Taiwan President Tsai Ing-wen left for the United States on Wednesday, a stop on her way to firm up ties with Guatemala and Belize after China snapped up another of the self-ruled island’s few diplomatic allies last week.
“External pressure will not hinder our determination to go global,” Tsai told reporters at the airport before departing. “We are calm and confident. We will not succumb and we will not provoke (others).”
Belize and Guatemala are among just 13 countries that officially recognise Taipei over Beijing, after Honduras opened diplomatic relations with China on Sunday.
China claims the democratic island as part of its territory to be retaken one day. Under its “One China” principle, no country may maintain official ties with both Beijing and Taipei.
After first visiting New York, President Tsai will continue her 10-day trip by meeting her Guatemalan counterpart Alejandro Giammattei and Belize Prime Minister John Briceno in their respective countries, her office said.
She will then stop in Los Angeles on her way home.
US House Speaker Kevin McCarthy has said he will meet Tsai in California, a move protested by Beijing. Taiwanese authorities have not confirmed the meeting with McCarthy, or Tsai’s New York itinerary.
Last year, a visit by McCarthy’s predecessor to Taiwan sparked an angry response from Beijing, with the Chinese military conducting drills at an unprecedented scale around the island.
On Wednesday, China’s Taiwan Affairs Office called Tsai’s US stop “a provocation”.
“This so-called transit by the Taiwan leader is essentially a provocation that aims to seek independence relying on the US,” said spokesperson Zhu Fenglian.
A senior US administration official later said China should not use Tsai’s stopover as a “pretext” for aggression.
“There’s absolutely no reason for China to use that as a pretext to overreact or to engage in further coercion directed at Taiwan,” the official told reporters on condition of anonymity, adding the stopover did not represent a change in US policy.
Analysts say the US stopover comes at a key time, with Beijing having ramped up military, economic and diplomatic pressure on the island since Tsai came to power in 2016, poaching nine of its diplomatic allies.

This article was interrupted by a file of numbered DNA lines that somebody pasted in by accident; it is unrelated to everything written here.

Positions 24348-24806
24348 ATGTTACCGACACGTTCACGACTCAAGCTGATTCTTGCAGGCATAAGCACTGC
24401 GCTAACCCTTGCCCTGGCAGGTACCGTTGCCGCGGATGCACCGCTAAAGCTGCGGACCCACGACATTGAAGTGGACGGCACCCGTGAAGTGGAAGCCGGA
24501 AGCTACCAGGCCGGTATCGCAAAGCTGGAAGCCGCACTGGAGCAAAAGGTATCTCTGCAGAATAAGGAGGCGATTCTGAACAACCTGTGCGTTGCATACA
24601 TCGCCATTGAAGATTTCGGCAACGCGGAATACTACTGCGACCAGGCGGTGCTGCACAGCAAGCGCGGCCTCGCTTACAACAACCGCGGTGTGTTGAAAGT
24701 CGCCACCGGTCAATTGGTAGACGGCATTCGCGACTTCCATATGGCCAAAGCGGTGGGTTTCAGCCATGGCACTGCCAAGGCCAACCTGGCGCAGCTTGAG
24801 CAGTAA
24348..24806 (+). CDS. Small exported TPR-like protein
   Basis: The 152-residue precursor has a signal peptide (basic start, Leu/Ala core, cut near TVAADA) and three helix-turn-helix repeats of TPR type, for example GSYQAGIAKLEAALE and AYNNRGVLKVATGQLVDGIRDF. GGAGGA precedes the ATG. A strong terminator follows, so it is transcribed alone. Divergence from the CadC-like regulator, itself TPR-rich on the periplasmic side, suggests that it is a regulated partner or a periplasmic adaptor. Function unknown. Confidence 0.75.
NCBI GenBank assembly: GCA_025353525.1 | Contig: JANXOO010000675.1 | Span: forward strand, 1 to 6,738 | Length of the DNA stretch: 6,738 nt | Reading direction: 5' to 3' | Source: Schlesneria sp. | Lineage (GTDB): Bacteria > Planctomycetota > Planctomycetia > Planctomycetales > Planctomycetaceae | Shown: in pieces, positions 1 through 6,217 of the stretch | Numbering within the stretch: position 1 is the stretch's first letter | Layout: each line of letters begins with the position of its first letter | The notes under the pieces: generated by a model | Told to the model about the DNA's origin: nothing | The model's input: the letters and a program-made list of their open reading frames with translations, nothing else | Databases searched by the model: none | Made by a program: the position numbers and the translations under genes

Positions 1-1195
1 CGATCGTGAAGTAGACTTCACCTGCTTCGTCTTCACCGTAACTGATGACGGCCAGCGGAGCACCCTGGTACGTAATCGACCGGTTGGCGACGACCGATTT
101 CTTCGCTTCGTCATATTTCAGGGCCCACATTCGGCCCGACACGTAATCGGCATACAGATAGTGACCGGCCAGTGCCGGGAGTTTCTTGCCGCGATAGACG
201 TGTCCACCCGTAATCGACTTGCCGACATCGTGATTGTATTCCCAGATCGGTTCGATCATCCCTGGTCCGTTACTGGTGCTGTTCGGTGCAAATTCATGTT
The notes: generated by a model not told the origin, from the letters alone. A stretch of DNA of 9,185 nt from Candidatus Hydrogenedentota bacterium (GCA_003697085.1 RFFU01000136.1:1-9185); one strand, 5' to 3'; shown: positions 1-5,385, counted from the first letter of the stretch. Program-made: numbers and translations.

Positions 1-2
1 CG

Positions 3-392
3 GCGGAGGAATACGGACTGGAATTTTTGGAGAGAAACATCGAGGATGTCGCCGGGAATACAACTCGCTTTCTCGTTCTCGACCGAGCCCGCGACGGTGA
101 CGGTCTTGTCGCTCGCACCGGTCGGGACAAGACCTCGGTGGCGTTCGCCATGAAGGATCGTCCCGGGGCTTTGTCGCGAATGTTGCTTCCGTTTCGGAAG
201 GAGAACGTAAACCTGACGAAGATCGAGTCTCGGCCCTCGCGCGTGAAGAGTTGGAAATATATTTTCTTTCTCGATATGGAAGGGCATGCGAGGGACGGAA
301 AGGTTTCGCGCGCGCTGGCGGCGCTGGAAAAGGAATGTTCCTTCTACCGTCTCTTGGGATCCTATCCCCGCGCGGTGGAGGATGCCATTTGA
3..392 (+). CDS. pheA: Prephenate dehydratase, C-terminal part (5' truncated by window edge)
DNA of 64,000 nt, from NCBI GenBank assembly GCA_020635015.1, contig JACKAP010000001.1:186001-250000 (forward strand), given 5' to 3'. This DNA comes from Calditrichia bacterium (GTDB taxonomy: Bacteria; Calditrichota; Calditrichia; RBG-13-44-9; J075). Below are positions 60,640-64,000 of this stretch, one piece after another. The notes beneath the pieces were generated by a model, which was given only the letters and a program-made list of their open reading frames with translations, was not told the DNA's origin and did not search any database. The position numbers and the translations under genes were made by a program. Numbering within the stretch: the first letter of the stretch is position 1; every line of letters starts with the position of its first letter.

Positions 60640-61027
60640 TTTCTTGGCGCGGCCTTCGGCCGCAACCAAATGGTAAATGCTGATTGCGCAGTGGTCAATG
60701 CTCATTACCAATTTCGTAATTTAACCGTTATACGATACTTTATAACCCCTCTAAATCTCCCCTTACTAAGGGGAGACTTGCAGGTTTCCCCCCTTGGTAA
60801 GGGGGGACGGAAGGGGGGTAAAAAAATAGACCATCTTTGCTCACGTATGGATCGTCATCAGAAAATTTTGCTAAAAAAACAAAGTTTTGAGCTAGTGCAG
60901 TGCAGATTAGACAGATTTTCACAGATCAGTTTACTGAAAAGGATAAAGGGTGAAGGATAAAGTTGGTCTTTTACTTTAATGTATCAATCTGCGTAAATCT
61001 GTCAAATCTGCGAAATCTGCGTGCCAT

“Beijing’s attempts to poach Taiwan’s diplomatic partners will lead to Taiwan developing closer ties with the United States,” said James Lee, a researcher on US-Taiwan relations at Academia Sinica.
The United States remains Taiwan’s most important international ally — and its biggest arms supplier — despite having switched its diplomatic recognition to Beijing in 1979.
Lee said the strength of Taiwan’s unofficial allegiances was as important as any official ties.
“The loss of official relations with third countries will be offset by a deepening of Taiwan’s unofficial relations,” he said.
Recent visits by a Czech delegation and a German minister were met with rebukes from Beijing.
On Wednesday, one of Tsai’s most prominent domestic political opponents, ex-president Ma Ying-jeou, continued an ongoing visit to China — the first such trip by a former leader of the island.
Speaking at a war memorial in Nanjing, Ma spoke of the need for peace.
“Both sides should avoid war, seek peace,” he told local media. “Because once a war happens, there is nothing that can make up the losses.”
Tsai heads to Latin America at a time when China has upped investment in the region, a key diplomatic battleground between Taipei and Beijing since the two sides split in 1949 after a civil war.
On Sunday, Taiwan accused China of using “coercion and intimidation” to lure away its allies, after Honduran Foreign Minister Enrique Reina and his Chinese counterpart Qin Gang officially launched relations in Beijing.
Honduras, one of the poorest countries in the region, made the switch due to economic necessity, Reina had said earlier.
The move continued a trend in Latin America, with Nicaragua, El Salvador, Panama, the Dominican Republic and Costa Rica all switching diplomatic recognition to Beijing in recent years.
In addition to Guatemala and Belize, Taiwan still has official ties with a handful of countries in Latin America and the Caribbean, including Paraguay and Haiti.